Why babies cry can vary widely, but hunger, fussiness, wetness and being uncomfortable or tired are all reasons he’ll try to communicate with you by crying. And while some babies may cry more than others, they can eventually grow out of it.* So be patient, soon enough those tears will turn into smiles.
Why is my baby crying: The crying curve
Baby’s crying can follow a developmental pattern during the first three months of life – this pattern is referred to by many healthcare professionals as “the crying curve”1,2
- According to the crying curve, most babies’ crying begins to increase from 2-3 weeks of age, peaks around 6-8 weeks of age and then begins to gradually decline as they approach 12 weeks of age.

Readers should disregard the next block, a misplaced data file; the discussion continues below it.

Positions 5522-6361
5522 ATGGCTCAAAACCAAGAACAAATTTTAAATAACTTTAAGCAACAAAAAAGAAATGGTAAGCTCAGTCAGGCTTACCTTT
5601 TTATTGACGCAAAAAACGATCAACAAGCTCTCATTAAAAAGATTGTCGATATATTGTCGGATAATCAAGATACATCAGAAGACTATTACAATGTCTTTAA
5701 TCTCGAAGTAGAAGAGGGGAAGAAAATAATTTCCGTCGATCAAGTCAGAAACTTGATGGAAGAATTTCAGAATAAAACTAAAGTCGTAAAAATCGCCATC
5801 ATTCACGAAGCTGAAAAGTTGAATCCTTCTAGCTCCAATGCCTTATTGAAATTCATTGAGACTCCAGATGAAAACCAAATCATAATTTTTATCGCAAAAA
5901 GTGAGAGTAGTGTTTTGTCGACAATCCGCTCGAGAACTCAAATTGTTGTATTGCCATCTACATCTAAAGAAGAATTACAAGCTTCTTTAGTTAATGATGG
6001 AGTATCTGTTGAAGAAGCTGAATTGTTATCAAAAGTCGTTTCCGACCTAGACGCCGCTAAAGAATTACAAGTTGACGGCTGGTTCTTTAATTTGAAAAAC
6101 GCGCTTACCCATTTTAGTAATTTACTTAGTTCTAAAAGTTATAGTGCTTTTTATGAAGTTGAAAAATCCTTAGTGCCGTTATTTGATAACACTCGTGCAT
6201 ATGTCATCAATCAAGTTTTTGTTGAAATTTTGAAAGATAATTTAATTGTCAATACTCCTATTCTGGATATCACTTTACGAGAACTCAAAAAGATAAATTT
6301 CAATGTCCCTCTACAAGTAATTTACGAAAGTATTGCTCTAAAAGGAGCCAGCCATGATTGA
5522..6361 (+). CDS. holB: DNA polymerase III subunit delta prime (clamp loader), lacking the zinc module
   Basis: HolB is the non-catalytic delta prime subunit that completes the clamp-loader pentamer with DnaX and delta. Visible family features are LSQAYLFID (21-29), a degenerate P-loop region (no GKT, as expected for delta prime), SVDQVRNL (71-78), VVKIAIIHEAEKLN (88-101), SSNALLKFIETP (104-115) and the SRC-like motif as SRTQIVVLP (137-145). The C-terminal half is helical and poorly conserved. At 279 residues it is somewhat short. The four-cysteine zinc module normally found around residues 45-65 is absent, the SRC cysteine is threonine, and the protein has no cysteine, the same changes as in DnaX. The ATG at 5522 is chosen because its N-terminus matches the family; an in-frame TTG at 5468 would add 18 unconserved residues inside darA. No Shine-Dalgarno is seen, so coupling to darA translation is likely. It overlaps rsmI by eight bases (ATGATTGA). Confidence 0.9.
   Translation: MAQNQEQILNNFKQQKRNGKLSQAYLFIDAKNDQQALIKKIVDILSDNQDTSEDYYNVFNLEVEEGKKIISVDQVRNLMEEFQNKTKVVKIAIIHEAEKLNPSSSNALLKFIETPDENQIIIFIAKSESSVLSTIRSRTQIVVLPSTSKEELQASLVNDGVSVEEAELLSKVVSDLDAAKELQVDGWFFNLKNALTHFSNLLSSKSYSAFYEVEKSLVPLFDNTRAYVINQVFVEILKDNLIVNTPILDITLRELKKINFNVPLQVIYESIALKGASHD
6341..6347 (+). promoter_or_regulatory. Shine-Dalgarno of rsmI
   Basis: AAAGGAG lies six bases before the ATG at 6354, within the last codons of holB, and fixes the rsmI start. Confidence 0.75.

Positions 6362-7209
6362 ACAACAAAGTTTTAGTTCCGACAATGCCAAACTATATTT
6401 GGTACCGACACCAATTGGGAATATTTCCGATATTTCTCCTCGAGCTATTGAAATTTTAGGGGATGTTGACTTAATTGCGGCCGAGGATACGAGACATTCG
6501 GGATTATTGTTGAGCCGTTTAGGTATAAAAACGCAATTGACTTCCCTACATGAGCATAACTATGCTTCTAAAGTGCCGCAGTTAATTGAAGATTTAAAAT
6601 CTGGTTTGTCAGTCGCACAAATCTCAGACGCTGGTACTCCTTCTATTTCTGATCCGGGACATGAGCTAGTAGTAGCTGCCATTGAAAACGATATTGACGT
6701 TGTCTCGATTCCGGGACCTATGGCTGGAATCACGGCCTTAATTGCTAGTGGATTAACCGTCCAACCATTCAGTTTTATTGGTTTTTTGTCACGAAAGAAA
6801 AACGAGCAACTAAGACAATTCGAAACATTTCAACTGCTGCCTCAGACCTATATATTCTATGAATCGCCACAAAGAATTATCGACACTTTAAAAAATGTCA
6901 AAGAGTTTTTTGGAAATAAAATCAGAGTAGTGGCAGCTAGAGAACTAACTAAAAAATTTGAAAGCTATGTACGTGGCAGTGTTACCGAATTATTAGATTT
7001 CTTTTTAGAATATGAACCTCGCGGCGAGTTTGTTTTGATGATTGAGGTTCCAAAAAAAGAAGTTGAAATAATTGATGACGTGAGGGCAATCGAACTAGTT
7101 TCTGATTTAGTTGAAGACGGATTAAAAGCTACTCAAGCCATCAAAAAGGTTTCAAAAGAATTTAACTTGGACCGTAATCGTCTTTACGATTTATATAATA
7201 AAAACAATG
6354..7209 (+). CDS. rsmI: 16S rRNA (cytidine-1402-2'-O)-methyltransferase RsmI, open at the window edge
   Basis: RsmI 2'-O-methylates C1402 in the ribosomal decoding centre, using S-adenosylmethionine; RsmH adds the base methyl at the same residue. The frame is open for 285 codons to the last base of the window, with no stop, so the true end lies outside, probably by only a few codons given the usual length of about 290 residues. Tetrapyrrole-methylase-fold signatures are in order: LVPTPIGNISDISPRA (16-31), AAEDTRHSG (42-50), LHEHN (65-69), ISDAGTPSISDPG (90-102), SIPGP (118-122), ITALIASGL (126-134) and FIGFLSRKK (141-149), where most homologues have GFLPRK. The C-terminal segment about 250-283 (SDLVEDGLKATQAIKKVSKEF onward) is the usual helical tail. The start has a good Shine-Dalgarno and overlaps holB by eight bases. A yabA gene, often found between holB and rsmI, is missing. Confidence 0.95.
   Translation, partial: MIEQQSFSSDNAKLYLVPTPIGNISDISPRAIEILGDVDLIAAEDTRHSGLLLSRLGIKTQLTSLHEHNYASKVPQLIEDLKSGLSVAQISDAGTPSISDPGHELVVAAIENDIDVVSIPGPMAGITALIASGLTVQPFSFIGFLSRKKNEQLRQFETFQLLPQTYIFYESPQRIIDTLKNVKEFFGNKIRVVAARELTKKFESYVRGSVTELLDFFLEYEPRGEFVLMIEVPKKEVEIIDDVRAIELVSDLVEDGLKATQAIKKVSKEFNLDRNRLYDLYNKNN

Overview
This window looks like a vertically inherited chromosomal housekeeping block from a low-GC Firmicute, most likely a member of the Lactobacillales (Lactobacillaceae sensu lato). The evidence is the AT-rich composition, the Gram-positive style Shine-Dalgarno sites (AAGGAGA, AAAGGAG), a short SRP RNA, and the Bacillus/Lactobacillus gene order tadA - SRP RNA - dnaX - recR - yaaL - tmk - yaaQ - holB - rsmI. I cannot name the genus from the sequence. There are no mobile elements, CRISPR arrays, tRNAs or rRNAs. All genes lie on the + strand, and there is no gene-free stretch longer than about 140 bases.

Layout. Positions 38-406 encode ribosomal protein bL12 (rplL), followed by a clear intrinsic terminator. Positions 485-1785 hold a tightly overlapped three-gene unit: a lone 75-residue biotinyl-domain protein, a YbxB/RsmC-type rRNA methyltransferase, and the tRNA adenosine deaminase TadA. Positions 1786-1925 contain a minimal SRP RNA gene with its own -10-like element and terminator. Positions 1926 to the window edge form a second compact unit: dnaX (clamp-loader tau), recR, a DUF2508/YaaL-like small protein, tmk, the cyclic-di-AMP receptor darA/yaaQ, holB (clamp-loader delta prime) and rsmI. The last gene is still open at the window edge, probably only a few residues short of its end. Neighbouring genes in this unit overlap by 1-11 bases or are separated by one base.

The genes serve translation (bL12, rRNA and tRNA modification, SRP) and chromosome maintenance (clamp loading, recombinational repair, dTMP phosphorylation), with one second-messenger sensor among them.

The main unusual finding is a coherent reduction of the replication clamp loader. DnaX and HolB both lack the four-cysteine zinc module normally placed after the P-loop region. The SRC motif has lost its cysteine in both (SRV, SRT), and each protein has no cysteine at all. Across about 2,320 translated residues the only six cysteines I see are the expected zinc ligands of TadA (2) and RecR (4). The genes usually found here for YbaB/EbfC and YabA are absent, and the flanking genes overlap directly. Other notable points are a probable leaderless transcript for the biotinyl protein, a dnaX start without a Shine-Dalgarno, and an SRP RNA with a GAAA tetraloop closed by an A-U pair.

- Crying tends to occur more frequently in the evening, but can also occur throughout the day1,2,3.
* Speak to your healthcare professional if your baby’s crying is accompanied by fever, vomiting or diarrhoea, if you feel there is a significant change in behaviour or could be due to an injury.
1 Brazelton, TB. Crying in infancy. Pediatrics 29:579-588, 1962.
2 Hunziker, UA, Barr, RG. Increased carrying reduces infant crying: a randomized controlled trial. Pediatrics 77:641-648, 1986.
3 Sacks, D. ed. The Canadian Paediatric Society: Guide to Caring for Your Child from Birth to Age Five. Mississauga: John Wiley & Sons Canada, 2009.
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